A Baltimore police officer has been acquitted on all charges for his role in the arrest of Freddie Gray, who died of spinal injuries last year after he was arrested and transported in a police van. Officer Edward Nero faced misdemeanor charges of second-degree assault, reckless endangerment and two counts of misconduct in office. Nero was one of six officers charged in Gray’s death.
Judge Barry Williams handed down the verdict in a bench trial on Monday, ruling that “the state has not met its burden” to prove Nero’s guilt “beyond a reasonable doubt.” The ruling was met with little surprise from the community in a case that many said was the state’s weakest.
Freddie Gray died in April from a spinal injury sustained while being transported in the back of a police van. Gray’s family and attorney say his voice box was crushed and his spine was “80 percent severed at his neck.” Nero was one of six officers charged in Gray’s death.
Officer William Porter was the first one to go to trial, charged with involuntary manslaughter, second-degree assault, reckless endangerment and misconduct in office. In December, Judge Williams declared a mistrial in Porter’s case after jurors were unable to reach a verdict on any of the charges after three days of deliberation. Now all eyes are on the upcoming trial of officer Caesar Goodson, the driver of the police van and the only officer charged with murder in Gray’s death.
Amy Goodman spoke to Rev. Heber Brown III of Pleasant Hope Baptist Church, and Billy Murphy, attorney for the family of Freddie Gray. Murphy reported that “the community is exceptionally happy with Judge Williams’s handling of these cases. And they have full confidence that he’s able and willing to administer justice.” However, there are ongoing concerns about other aspects of the judicial process, as Brown explains:
Mr. Murphy is a expert jurist here and has knowledge of the inner workings of how the legal system works. But for everyday people, for laypeople like myself who don’t have that level of expertise, there is a great frustration with the pace of this case and the results of the case, as well, especially when you consider, Amy, that those who were charged in vandalizing stores were convicted with a great, deliberate speed, but it seems like those who were involved or connected in the death of Freddie Gray, the process slows down to snail’s pace.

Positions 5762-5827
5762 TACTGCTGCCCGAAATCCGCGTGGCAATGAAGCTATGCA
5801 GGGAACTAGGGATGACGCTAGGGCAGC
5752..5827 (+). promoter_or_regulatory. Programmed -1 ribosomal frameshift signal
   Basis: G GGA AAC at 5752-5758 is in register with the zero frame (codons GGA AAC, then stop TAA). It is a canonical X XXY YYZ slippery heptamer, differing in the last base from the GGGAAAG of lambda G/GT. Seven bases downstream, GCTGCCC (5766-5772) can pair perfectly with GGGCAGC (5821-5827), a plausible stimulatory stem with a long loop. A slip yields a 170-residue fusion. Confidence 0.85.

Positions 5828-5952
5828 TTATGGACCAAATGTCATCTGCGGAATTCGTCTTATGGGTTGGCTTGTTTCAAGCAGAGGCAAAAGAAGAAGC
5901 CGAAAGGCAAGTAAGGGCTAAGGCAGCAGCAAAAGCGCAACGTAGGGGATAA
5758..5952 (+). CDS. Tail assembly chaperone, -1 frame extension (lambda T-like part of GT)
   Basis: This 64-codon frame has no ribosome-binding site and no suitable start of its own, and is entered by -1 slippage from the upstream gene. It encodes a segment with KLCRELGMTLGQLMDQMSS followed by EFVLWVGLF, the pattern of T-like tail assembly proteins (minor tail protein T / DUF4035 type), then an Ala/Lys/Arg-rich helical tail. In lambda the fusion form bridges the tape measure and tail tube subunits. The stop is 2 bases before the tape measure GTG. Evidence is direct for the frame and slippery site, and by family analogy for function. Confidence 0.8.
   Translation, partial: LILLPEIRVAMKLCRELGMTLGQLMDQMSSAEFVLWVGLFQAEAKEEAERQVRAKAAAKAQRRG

And so I think that statement is an example of what I spoke of earlier, that people more and more are saying, “Enough with looking to the legal system or to City Hall to provide justice for us. We can work ourselves.” And so, with Baltimore United for Change, we are involved in organizing and building for power. And what that means on the ground is establishing black-led organizations, supporting black-led organizations, from public policy think tanks to freedom schools to solidarity economies and cooperative economics, to even an alternative food system. We are taking the role and responsibility to define what justice should look like for us, instead of waiting for these systems to tell us what justice should look like.
Also today, a growing number of activists in Honduras and in the United States are calling on the United States to stop funding the Honduran military, over accusations that state security forces have been involved in human rights violations, extrajudicial killings—and the murder of internationally-renowned environmentalist Berta Cáceres.
Before her death, Berta and her organization COPINH was long the target of repression by elite Honduran security forces and paramilitary organizations. Earlier this month, four people were arrested in connection with her murder, including Army Major Mariano Díaz Chávez and Edilson Duarte Meza, who is reportedly a retired captain. Press accounts report Díaz Chávez graduated from the prestigious U.S. Ranger-supported Honduran special forces course TESON, raising questions about whether U.S.-trained troops were involved in carrying out Berta’s murder.
The show additionally examines Hillary Clinton’s role as secretary of state during the 2009 coup that ousted Honduran President Manuel Zelaya, and looks at the campaign to release 19-year-old student Wildin Acosta, who is threatened with deportation to Honduras and was detained in his final semester of high school. There have been reports that ICE is launching a brand new month-long campaign of raids specifically aimed at rounding up and deporting undocumented Central American mothers and children.
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